Pathological eating behaviours and risk of retinopathy in diabetes: a systematic review and meta-analysis

Trott, Mike, Driscoll, Robin, Iraldo, Enrico and Pardhan, Shahina (2022) Pathological eating behaviours and risk of retinopathy in diabetes: a systematic review and meta-analysis. Journal of Diabetes and Metabolic Disorders, 21. pp. 1047-1054. ISSN 2251-6581

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Official URL: https://doi.org/10.1007/s40200-022-00980-x

Abstract

Background- Diabetes mellitus can cause several long-term macrovascular and microvascular complications including nephropathy, neuropathy, and retinopathy (DR). Several studies have reported positive associations between eating pathologies and DR; however, these studies have not been aggregated and sub-grouped into type of pathological eating behaviour, and the differences in risk according to type of eating behaviour is unknown. The aim of this review, therefore, was to aggregate risks of DR in populations with and without pathological eating behaviours, stratified according to eating behaviour. Methods- A systematic review and meta-analysis was conducted. Major databases and grey literature were search from inception until 1/6/2021. Studies reporting the prevalence of pathological eating behaviours (against a control group with no pathological eating behaviours) in diabetic people with and without DR were included. Odds ratios were calculated from primary data. Results- Seven studies with eight independent outcomes with a total of 1162 participants were included. The odds ratio of DR in the total pooled analysis was 2.94 (95%CI 1.86–4.64; p = <0.001; I2 = 29.59). Two types of eating behaviour yielded enough data for sub-group analysis. Eating disorder not otherwise specified yielded an odds ratio of 2.73 (95%CI 1.81–4.10; p = <0.001; I2 = 0.00), and binge eating disorder yielded an non-significant odds ratio of 0.92 (95%CI 0.31–2.77; p = 0.887;I2 = 0.00). Discussion- The likelihood of DR increases almost three times in the presence of pathological eating behaviours. More studies are required to confirm this in clinical populations stratified by eating disorder. Practitioners working with people with diabetes should closely monitor eating behaviours to preclude this risk.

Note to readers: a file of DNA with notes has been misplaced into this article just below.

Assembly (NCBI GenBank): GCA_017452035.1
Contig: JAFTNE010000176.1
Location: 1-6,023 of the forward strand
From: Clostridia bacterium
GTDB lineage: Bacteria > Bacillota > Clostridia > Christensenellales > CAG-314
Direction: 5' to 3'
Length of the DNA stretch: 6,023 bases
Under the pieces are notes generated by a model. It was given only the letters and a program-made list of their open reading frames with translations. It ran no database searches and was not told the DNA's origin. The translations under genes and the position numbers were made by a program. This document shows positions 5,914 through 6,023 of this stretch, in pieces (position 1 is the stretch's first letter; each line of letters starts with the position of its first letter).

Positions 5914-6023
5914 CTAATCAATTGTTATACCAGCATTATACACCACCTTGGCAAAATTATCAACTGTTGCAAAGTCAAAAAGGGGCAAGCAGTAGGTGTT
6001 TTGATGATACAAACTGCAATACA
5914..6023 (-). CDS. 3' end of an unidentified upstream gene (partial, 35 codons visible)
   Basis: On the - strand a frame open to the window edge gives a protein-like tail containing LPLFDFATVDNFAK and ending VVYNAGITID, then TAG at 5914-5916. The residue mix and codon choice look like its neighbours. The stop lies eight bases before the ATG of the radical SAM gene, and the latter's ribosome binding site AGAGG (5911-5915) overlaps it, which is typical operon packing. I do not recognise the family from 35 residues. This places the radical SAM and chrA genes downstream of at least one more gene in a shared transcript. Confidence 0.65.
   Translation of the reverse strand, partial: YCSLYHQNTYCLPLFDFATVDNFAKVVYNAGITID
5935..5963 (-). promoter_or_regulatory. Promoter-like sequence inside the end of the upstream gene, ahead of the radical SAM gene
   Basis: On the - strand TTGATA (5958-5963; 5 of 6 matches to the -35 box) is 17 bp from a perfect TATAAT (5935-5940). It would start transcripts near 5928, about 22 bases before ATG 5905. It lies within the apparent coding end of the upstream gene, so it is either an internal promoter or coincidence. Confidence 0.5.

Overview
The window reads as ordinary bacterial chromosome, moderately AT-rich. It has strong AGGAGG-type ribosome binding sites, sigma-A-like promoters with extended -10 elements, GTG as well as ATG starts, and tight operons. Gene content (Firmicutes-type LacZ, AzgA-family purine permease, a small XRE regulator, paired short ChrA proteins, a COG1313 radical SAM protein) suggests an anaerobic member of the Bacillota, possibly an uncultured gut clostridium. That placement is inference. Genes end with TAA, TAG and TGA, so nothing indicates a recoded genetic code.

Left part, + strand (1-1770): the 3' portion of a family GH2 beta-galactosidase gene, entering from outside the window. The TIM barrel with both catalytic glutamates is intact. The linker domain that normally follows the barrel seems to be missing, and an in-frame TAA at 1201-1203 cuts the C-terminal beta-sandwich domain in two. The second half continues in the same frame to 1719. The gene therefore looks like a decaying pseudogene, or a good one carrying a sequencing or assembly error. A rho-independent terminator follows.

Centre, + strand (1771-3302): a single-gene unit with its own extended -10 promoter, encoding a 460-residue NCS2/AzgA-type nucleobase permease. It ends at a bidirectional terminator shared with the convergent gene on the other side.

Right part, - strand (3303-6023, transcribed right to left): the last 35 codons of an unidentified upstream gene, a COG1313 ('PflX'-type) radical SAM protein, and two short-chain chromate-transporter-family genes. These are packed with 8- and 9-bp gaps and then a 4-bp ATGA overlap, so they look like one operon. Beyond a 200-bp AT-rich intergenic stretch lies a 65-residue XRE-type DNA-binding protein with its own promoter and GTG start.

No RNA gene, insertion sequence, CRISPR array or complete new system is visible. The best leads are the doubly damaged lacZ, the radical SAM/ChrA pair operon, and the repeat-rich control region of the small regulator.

Item Type: Journal Article
Keywords: Diabetes, Eating disorders, Diabetic retinopathy, Disordered eating
Faculty: Faculty of Health, Education, Medicine & Social Care
SWORD Depositor: Symplectic User
Depositing User: Symplectic User
Date Deposited: 14 Jan 2022 09:14
Last Modified: 13 Jun 2022 13:54
URI: https://arro.anglia.ac.uk/id/eprint/707251

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